Metric or imperial tackle, take your pick. We source tackle from all over the world. The US uses imperial measures, Asian-sourced tackle is mostly metric. New Zealand tackle has a partial hangover from it’s imperial past.
Tackle described in imperial measurements can look like this: 4oz sinker, 20lb line, 7′ fishing rod.
A 112g sinker sounds odd to New Zealand ears, so here we say 4 ounces. Fishing line IGFA (International Game Fishing Association) line classes are in kilograms: 1kg, 2kg, 3kg, 4kg, 6kg, 8 kg,10kg, 24kg, 37kg and 60kg. We find that, when people order standard “snapper” in the store, their order depends on age: baby boomers and older still ask for tackle in imperial. Even the young ones ask for 4oz sinkers.
Fishing rods are measured both in imperial and metric, but most are made to the base size of an old imperial measure: 6 feet , 7 feet, etc; rod guides and reel seats are usually metic.
Fishing reel spool capacities are recored in pounds and kilograms; some now have a braid rating and some have line diameter which comes in inch or millimetre increments. No wonder people get confused!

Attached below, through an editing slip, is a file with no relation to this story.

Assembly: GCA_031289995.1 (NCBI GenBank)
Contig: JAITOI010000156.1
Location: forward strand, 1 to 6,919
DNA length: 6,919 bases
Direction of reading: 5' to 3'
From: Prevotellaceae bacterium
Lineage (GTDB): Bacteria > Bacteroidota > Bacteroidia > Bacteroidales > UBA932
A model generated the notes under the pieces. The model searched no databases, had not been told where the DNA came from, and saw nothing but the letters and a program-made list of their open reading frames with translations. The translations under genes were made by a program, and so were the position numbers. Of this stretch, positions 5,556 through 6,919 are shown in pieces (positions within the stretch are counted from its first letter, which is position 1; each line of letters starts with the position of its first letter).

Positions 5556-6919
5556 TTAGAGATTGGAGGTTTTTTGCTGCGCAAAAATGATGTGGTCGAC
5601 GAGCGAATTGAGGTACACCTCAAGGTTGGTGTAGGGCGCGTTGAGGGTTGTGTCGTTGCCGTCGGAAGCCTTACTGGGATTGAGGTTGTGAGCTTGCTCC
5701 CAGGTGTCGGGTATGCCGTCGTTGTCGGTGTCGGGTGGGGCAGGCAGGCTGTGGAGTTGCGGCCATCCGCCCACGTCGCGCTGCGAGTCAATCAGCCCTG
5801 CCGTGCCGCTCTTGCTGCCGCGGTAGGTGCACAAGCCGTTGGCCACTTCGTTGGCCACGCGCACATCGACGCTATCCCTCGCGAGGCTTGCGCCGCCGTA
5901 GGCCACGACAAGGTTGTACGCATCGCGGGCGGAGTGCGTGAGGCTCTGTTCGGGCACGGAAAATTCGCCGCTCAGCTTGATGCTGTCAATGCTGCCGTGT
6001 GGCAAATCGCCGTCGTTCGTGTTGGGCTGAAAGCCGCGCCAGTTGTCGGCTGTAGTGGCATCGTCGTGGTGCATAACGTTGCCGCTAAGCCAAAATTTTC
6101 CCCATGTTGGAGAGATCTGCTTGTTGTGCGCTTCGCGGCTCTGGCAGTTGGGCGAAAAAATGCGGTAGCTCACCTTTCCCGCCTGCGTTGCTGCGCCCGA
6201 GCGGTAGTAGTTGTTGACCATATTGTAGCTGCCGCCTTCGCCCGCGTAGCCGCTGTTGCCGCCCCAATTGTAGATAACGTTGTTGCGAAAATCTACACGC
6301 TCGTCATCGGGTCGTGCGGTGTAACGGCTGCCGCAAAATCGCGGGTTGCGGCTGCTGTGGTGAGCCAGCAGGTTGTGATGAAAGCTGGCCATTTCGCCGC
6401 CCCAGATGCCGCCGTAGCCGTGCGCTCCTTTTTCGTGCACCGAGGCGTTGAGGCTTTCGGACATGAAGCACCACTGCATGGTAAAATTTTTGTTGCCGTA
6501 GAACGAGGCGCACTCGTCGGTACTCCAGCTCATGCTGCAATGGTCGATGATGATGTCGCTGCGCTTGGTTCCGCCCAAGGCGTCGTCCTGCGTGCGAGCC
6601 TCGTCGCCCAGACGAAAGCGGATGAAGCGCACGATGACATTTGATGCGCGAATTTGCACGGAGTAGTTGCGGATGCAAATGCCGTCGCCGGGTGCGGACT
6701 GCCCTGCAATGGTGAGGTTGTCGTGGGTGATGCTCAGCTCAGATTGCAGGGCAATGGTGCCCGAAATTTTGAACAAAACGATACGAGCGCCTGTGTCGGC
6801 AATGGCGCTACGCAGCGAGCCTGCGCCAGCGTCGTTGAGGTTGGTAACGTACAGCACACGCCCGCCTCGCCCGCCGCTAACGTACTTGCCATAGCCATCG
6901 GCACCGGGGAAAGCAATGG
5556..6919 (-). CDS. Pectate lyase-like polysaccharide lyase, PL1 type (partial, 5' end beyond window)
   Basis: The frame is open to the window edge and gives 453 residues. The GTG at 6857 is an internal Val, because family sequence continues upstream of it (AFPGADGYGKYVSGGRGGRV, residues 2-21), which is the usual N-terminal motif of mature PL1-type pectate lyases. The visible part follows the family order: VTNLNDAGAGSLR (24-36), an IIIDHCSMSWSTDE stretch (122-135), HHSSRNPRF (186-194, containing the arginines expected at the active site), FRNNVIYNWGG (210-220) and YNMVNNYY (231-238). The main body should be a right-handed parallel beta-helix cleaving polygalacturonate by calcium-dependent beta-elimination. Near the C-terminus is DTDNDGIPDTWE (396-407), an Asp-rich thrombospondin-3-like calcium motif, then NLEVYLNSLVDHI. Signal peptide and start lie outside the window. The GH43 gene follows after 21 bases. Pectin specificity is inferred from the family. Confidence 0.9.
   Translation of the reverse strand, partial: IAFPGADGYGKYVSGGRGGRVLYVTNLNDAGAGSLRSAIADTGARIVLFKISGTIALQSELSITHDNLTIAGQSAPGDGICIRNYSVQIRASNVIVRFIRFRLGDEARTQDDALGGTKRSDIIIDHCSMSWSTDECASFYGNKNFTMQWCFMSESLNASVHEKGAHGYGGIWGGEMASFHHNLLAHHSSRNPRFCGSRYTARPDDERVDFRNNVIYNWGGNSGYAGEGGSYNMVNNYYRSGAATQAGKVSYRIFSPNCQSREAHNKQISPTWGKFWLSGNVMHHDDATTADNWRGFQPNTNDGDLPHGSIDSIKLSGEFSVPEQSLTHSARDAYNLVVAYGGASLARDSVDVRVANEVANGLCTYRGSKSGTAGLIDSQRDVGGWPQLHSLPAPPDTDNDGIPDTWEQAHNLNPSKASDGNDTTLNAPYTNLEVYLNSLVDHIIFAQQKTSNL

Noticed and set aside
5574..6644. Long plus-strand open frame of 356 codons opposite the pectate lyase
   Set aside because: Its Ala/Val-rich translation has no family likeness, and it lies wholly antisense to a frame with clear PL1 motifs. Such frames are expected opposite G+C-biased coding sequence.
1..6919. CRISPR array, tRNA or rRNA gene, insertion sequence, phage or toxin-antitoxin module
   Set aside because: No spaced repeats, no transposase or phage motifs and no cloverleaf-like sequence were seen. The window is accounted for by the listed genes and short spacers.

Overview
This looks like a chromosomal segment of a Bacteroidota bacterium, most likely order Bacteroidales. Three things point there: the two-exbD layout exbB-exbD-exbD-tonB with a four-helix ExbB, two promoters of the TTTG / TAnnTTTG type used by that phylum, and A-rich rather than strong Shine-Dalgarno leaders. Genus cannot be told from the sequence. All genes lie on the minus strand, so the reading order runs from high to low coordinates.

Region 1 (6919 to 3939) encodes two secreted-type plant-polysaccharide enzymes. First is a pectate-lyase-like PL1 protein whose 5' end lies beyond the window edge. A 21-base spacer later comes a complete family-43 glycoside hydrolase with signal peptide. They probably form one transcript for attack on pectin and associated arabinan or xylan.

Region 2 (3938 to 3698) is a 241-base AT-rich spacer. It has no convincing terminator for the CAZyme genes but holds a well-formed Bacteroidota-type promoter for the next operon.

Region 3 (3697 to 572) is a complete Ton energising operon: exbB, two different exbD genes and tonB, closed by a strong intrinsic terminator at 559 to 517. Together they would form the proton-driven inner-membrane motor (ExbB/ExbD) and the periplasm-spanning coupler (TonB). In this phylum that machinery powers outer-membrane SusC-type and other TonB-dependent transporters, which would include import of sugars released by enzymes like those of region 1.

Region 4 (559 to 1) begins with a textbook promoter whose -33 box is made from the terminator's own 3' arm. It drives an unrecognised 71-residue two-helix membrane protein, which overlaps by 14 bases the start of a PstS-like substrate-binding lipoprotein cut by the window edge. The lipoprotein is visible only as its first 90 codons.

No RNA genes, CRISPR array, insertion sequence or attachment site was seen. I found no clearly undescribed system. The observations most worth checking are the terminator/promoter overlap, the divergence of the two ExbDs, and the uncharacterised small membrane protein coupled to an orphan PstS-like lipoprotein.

Shock leader, or trace, is mostly referenced in pounds, even thought it is usually from Asia. A crossover label reads “100lb breaking strain”, but you get a 30m roll.
Fishing hooks have their own measure system, sizing starting at the smallest: sizes 20, 18, 16, 14, 12, 10, 8, 6, 4, 2, 1 then 1/0, 2/0, 3/0, 4/0, 50, 6/0, 7/0, 8/0 upwards to the largest, 18/0. Fish hooks come in are different measures even though they are the same size rating, depending on manufacturer
With clients of all ages, from pre- or post-metric era (1987) buying tackle, any measurement unit is acceptable as the currency of tackle, as long as it works.